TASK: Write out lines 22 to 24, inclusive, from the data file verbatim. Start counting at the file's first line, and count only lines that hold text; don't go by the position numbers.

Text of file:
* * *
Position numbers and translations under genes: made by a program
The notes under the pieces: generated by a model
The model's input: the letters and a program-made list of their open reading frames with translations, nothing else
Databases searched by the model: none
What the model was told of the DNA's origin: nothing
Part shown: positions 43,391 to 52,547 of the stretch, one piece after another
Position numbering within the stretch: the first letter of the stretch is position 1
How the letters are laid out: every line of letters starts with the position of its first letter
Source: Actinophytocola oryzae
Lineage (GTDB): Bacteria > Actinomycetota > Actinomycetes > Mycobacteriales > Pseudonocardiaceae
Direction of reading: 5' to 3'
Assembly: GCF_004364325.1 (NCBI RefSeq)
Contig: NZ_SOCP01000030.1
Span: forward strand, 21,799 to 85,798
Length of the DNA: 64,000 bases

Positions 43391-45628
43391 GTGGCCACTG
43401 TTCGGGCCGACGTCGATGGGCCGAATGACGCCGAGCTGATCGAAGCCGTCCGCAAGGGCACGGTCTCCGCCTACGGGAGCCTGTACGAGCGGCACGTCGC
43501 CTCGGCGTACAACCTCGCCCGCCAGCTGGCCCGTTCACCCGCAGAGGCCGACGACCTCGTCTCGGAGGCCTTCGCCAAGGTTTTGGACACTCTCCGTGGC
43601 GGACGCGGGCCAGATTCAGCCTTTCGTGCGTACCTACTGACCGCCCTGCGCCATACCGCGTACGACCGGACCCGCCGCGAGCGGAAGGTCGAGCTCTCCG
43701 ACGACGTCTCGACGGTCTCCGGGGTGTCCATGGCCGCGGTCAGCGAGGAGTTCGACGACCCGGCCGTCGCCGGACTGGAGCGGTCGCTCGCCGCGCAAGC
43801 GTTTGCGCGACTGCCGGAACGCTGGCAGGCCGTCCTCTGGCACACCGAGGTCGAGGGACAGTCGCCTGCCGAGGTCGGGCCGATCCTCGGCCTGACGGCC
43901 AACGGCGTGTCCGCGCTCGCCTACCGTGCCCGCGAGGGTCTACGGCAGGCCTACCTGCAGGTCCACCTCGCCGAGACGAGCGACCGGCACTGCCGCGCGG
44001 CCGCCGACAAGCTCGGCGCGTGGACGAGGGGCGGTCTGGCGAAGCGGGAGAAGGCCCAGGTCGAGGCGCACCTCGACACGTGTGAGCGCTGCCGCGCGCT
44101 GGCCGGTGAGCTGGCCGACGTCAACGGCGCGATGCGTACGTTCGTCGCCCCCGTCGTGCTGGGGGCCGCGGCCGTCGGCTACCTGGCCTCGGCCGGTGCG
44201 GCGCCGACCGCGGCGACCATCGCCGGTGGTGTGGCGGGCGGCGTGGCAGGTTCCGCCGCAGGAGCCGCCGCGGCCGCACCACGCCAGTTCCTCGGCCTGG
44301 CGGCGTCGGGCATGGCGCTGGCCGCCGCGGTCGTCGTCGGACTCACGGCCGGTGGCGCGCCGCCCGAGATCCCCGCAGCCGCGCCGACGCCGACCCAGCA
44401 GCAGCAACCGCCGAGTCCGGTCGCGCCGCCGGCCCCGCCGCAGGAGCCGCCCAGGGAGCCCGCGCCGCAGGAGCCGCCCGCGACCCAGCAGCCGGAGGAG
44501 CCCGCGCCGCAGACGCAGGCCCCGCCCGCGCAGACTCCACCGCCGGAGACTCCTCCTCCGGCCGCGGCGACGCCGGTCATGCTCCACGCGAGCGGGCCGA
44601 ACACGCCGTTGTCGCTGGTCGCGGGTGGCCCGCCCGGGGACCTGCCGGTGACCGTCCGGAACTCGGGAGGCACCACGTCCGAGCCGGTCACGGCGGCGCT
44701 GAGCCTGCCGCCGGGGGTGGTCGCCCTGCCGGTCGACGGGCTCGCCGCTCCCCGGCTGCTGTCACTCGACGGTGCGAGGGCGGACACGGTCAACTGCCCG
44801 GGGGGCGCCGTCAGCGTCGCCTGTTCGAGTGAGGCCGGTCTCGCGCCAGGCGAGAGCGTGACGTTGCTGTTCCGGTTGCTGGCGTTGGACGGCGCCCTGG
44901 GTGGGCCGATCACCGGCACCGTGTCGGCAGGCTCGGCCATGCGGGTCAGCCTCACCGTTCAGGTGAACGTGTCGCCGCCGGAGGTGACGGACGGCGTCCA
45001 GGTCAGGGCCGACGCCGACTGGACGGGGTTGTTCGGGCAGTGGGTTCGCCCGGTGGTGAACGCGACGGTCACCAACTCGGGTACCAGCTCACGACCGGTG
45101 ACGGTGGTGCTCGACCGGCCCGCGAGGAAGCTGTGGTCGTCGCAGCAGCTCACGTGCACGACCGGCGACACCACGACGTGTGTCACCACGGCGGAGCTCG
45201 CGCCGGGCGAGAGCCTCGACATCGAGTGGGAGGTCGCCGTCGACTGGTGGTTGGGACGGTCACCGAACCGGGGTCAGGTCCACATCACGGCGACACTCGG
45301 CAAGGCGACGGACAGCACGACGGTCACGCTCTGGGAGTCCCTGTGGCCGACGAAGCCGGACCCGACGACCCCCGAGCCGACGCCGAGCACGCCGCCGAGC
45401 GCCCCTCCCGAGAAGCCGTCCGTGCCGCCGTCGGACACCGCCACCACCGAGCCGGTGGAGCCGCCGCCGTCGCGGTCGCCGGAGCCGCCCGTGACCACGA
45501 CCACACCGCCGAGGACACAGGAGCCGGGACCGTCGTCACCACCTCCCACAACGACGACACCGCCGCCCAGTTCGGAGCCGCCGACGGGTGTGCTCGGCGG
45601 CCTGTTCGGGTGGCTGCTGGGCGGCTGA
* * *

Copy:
43801 GTTTGCGCGACTGCCGGAACGCTGGCAGGCCGTCCTCTGGCACACCGAGGTCGAGGGACAGTCGCCTGCCGAGGTCGGGCCGATCCTCGGCCTGACGGCC
43901 AACGGCGTGTCCGCGCTCGCCTACCGTGCCCGCGAGGGTCTACGGCAGGCCTACCTGCAGGTCCACCTCGCCGAGACGAGCGACCGGCACTGCCGCGCGG
44001 CCGCCGACAAGCTCGGCGCGTGGACGAGGGGCGGTCTGGCGAAGCGGGAGAAGGCCCAGGTCGAGGCGCACCTCGACACGTGTGAGCGCTGCCGCGCGCT